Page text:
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Filipino Dies inside US Army Camp in Marawi, Philippines: Suicide or Made a Sex Pet?

Thursday, March 11, 2010

Filipino Dies in US Army Camp in Marawi: Officials Rule Suicide; Kin Insist Murder

Published on March 10, 2010

On Jan. 30, Gregan Cardeño went home happy that he had finally found a job. He had just signed a contract with a security agency that posted him as an interpreter for the American troops in Cotabato City. A few days later, he ended up in Marawi where, inside a US barracks, he supposedly hanged himself. His family, however, is convinced that he had been murdered, probably even abused.

        [Manila, Philippines] On Jan. 30, Gregan Cardeño, 33, went home happy that he had finally found a job. That day, he signed a contract with SkyLink Security Agency. Although the contract states that he would work as a security guard, he was told by the agency that he would serve as an interpreter for the American troops in Cotabato City.

        "He was really happy that day. He even bought food, saying it was his despedida," said Loraine Cardeño, Gregan's sister-in-law. He even asked his brother to teach him how to drive, saying he may need the skill for his work. "He was a bit anxious, it was his first time to go to Cotabato," Loraine said. The family lives in Ipil, Zamboanga Sibugay.

        On Feb. 1, Gregan's wife Myrna accompanied him to the Edwin Andrews Air Base in Zamboanga City where Gregan was to be flown to Cotabato en route to Camp Siongco, a military camp in Awang, Datu Odin Sinsuat town, Maguindanao.

        Two days later, at around 2 p.m., Gregan's family received a call from SPO3 Ali Guibon Rangiris of the Philippine National Police in Marawi City, who told them that Gregan was dead, that he had committed suicide. His relatives couldn't believe the news.

Last Conversations

        The day before his death, at around 6:45 a.m., Gregan sent text messages to his elder sister Carivel saying that he had been brought instead to Marawi City, at Camp Ranao, in Datu Saber town, the home of the 103rd Brigade of the Philippine Army.

        Carivel called up Gregan. Gregan told her he was the only Filipino inside the US barracks. He told her was not an interpreter. When Carivel asked what was his actual job, Gregan could not answer and just kept crying. Gregan asked his sister to call SkyLink, ask for his salary and request for his pullout from the US barracks. "If I did not get out of here, this could be the cause of my death," Carivel said Gregan told her.

        On the same day, Myrna also got a call from Gregan. "If ever I go home, would you still accept me?" Gregan asked his wife. "Why?" Myrna replied. "Did you do anything wrong?" The line was suddenly cut.

Not Suicide

        Myrna said her husband could not have committed suicide. "He was a religious person. He knew that committing suicide is a sin. We do not have any problems," Myrna said in Visayan at a press conference in Quezon City this morning. Gregan was a Christian.

        The family sought the help of Kawagib, a human-rights group in Mindanao and InPeace-Zamboanga to search for the truth behind Gregan's death.

        On March 2 to 4, a fact-finding mission was conducted by Gregan's family and these cause-oriented groups. They were joined by members of the Commission on Human Rights (CHR) in Iligan City. The team interviewed police authorities in Marawi City, officers of the 103rd Brigade of the Philippine Army and Captain Mike Kay, the team leader of the US forces stationed in Marawi City, among others.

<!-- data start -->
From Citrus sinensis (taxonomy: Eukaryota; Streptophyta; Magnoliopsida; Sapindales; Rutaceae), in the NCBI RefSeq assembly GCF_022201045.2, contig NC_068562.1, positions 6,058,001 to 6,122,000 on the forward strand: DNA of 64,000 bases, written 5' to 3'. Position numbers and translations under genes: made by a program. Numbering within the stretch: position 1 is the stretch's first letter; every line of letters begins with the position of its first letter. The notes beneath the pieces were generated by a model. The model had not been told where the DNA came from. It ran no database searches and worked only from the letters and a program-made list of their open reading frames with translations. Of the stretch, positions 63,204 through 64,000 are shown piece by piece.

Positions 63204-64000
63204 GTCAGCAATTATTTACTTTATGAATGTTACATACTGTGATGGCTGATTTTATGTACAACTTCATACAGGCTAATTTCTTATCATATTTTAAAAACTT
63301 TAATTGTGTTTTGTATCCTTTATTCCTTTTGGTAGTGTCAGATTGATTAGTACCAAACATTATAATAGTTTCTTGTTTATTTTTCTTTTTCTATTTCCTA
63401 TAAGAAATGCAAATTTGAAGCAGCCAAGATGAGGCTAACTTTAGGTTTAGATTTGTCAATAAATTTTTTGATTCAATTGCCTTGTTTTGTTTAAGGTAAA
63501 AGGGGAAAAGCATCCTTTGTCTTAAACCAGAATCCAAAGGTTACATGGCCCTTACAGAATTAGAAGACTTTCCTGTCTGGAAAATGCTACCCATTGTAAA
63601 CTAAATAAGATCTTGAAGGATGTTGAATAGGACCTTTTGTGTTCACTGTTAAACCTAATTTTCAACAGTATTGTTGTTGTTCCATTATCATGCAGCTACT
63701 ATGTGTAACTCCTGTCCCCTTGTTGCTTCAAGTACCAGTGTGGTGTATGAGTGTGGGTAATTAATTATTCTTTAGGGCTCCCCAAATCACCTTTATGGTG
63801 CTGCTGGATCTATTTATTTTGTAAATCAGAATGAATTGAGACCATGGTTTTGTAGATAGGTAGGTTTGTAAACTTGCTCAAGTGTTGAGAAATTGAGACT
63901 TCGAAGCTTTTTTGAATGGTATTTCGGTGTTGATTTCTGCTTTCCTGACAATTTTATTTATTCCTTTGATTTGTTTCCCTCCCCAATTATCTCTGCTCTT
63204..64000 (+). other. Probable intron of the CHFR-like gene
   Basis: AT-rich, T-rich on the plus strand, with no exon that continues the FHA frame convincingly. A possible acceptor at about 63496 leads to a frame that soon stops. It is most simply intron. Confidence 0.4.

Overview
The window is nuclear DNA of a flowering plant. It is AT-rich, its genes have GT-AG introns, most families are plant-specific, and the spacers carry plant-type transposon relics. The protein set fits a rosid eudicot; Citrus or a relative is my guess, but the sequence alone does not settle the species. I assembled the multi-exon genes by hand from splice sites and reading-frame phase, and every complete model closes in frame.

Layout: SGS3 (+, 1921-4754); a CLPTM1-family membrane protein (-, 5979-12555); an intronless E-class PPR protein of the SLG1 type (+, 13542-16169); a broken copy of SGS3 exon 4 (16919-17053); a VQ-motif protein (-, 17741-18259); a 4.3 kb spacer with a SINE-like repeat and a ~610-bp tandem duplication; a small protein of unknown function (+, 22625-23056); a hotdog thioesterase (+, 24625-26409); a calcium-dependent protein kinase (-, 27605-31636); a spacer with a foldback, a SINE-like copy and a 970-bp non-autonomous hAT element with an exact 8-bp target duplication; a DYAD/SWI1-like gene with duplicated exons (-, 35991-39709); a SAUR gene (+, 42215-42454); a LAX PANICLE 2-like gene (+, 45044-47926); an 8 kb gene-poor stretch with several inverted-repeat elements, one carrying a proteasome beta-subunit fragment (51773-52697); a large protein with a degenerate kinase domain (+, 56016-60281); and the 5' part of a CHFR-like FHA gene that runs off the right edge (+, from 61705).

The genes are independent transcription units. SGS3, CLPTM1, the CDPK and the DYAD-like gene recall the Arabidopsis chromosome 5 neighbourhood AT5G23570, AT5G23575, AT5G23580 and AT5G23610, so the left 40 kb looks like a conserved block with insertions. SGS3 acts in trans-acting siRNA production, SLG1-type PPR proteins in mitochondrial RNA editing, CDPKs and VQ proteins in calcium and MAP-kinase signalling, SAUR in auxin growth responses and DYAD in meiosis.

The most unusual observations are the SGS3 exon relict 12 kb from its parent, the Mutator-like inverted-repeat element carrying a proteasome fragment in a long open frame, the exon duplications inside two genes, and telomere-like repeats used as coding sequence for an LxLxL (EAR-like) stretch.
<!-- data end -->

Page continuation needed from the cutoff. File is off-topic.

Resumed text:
Grace, Gregan's sister who joined the mission, said they were not allowed to see the room where Gregan had supposedly commit suicide.

        Loraine said they also asked for pictures of Gregan while he was still hanging, a rolled-up blanket supposedly around his neck. They also asked for the alleged suicide letter. "To be honest, Ma'am, we were not able to take photographs. When we arrived there [crime scene], the body was already on the floor," Loraine quoted a policeman as telling her.

        Grace said they asked for the bed sheet allegedly used by Gregan to hang himself but the police said they left it with the Americans. "They [police] did not get the names of those present at the crime scene. They told us they do not have SOCO [Scene of the Crime Operatives] in Marawi and that they do not know how to investigate."

        Ali Bayla Indayla, Kawagib secretary-general, said that there was a conspiracy to make it appear that the cause of death was suicide. She said pieces of material evidence were not preserved. Besides the bed sheet that was not secured by the PNP, Indayla said Gregan's cell phone had been left unsealed. All the messages, call registers and photos had been erased, Indayla said. She noted that SPO3 Rangiris even used Gregan's phone to contact the family.

        Indayla added that the photos taken by SPO3 Rangiris show Gregan wearing a green shirt and a denim pants, with his underwear partially shown. When the relatives saw Gregan's body at the funeral home, he was not wearing a shirt and wore only a pair of camouflage cargo shorts.


        Indayla said Col. Felix Castro, deputy brigade commander of the 103rd Brigade, told the mission delegates that he never knew Gregan prior to his death. The officer also said he did not know all the activities of the American troops.

        On the other hand, Kay, the team leader of the US forces in Marawi, told the mission that they worked in close coordination with their Filipino counterparts. Kay also told the mission that SkyLink should be the one to answer all questions related to Gregan's death.